As noted above, locally compact spaces form a finitely complete full subcategory of TopTop. It is not true that arbitrary products of locally compact spaces are locally compact. However, some important examples of locally compact spaces are constructed as restricted direct products, as follows.

Let (X p,K p) pP(X_p, K_p)_{p \in P} be a collection of pairs of spaces where each X pX_p is locally compact and K pX pK_p \subseteq X_p is a compact open subspace. The restricted direct product of the collection is the colimit of the filtered diagram consisting of spaces

D F= pFX p× pFK pD_F = \prod_{p \in F} X_p \times \prod_{p \notin F} K_p

where FF ranges over all finite subsets of PP, together with inclusions D FD FD_F \subseteq D_{F'} where FFF \subseteq F'. We observe that each of the D FD_F is locally compact, and that a filtered colimit or union of a system of open inclusions of locally compact spaces is again locally compact. Therefore, restricted direct products are locally compact, under the hypotheses stated above.

These hypotheses are of course pretty severe; important examples of such restricted direct products include topologized adele rings and idele groups. In the case of adele rings, the collection of pairs is (K 𝔭,O 𝔭)(K_{\mathfrak{p}}, O_{\mathfrak{p}}) where K 𝔭K_{\mathfrak{p}} is the 𝔭\mathfrak{p}-adic completion of a number field KK and O 𝔭O_{\mathfrak{p}} is the 𝔭\mathfrak{p}-adic completion of the ring of integers OKO \subseteq K.

In any event, the category of locally compact spaces does not admit general infinite products. If it did, then so would the category of locally compact Hausdorff spaces, and so would the category of locally compact Hausdorff abelian groups. However, there is no product of countably many copies of the real numbers in LCHAbLCHAb, for if there were, then by utilizing the universal property of the product, it would become a Hausdorff TVS over the real numbers, in contradiction to the fact that the only locally compact Hausdorff TVS are finite-dimensional.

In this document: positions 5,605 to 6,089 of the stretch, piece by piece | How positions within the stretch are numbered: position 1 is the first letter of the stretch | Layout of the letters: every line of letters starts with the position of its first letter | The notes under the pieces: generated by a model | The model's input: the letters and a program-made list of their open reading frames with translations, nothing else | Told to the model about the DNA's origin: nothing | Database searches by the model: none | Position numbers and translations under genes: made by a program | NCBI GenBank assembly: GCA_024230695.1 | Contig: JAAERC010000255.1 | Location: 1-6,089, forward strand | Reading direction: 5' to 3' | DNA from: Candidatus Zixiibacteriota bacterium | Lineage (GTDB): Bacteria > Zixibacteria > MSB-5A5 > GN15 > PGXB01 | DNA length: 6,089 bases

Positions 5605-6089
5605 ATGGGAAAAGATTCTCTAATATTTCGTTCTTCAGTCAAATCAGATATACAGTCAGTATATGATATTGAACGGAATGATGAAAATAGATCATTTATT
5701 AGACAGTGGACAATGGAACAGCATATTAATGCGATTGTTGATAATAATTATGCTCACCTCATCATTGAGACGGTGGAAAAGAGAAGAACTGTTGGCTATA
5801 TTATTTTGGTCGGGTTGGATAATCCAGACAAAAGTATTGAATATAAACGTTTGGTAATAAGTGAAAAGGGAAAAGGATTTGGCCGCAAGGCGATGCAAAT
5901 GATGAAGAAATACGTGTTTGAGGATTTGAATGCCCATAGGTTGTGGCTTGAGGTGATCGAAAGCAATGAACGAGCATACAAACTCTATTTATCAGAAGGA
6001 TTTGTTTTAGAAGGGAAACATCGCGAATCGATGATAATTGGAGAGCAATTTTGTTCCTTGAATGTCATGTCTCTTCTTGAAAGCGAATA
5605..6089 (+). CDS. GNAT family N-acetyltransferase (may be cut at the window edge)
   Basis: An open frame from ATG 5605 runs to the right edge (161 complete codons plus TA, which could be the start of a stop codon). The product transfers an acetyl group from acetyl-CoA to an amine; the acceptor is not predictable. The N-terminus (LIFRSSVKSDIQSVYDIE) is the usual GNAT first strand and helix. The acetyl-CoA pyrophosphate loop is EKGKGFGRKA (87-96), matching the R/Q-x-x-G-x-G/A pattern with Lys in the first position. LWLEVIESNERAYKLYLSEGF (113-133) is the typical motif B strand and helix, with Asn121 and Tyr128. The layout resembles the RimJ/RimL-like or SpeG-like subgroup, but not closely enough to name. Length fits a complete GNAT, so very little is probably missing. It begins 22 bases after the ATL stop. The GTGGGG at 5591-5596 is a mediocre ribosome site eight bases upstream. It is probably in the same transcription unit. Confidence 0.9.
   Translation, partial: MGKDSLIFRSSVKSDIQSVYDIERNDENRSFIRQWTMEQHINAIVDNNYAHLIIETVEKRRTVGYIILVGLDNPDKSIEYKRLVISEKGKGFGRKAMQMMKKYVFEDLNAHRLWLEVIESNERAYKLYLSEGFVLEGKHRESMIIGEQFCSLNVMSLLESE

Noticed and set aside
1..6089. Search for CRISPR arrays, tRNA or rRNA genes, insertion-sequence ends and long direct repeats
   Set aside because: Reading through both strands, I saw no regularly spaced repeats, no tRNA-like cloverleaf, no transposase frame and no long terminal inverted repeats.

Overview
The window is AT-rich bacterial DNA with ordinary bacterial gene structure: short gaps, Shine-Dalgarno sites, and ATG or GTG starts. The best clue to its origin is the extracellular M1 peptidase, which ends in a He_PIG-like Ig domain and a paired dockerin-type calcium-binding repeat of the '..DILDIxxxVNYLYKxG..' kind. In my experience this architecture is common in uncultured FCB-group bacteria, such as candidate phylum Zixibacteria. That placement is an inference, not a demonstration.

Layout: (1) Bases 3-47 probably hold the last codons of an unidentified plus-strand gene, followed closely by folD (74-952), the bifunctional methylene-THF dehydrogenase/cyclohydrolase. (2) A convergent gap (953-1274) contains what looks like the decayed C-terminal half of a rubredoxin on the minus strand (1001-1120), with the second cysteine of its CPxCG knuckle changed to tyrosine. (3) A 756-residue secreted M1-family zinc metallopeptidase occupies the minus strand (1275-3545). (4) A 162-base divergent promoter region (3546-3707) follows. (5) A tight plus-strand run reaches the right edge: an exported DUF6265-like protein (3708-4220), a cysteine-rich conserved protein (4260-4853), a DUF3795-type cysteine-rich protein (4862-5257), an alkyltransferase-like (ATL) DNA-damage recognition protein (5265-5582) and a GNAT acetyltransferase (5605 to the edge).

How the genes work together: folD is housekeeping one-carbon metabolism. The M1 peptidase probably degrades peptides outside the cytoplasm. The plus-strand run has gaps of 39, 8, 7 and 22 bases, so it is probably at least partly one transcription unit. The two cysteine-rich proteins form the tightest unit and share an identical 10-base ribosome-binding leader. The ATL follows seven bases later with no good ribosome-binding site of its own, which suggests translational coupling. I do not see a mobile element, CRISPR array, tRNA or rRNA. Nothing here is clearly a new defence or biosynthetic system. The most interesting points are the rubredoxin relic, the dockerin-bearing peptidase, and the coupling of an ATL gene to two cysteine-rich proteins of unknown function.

Locally compact spaces are closed under coproducts in TopTop. They do not admit many types of colimits generally; in some sense this is a raison d'être for compactly generated topological spaces: they are precisely the colimits in TopTop of diagrams of locally compact spaces (see also Prop. below).

Relation to compactly generated spaces

(e.g. Dugundji 1966, XI Thm. 9.3; Strickland 09, Prop. 1.7)


The product topological space of a locally compact Hausdorff space with a k-space is already a k-space (i.e. without need of k-ification).

(e.g. Piccinini 1992, Thm. B.6, Strickland 2009, Prop. 2.6)

This is proven in Dugundji 1966, XI Thm. 9.4 (also Piccinini 92, Thm. B.4) assuming Hausdorffness, and without that assumption in Escardo, Lawson & Simpson 2004, Cor. 3.4 (iii). Moreover:

(k-spaces are the colimits in Top of compact Hausdorff spaces)
A topological space is a k-space iff it is a colimit as formed in Top (according to this Prop.) of a diagram of compact Hausdorff spaces.

(Escardo, Lawson & Simpson 2004, Lem. 3.2 (v))

Gelfand duality

Under Gelfand duality the category of compact Hausdorff topological spaces is equivalent to the opposite category of commutative C-star algebras. With some care there are generalizations of this also to locally compact topological spaces. See at Gelfand duality for more.

Further properties


Locally compact Hausdorff spaces are paracompact whenever they are also second-countable.


Locally compact Hausdorff spaces are completely regular topological spaces.

(e.g. Dugundji 1966, XI Thm. 6.4; Engelking 1989, Thm. 3.3.1)

Example plays a key role in discussion of slice theorems, see there for more.


Textbook accounts:

Further discussion in relation to compactly generated topological spaces:

Last revised on June 1, 2024 at 04:00:32. See the history of this page for a list of all contributions to it.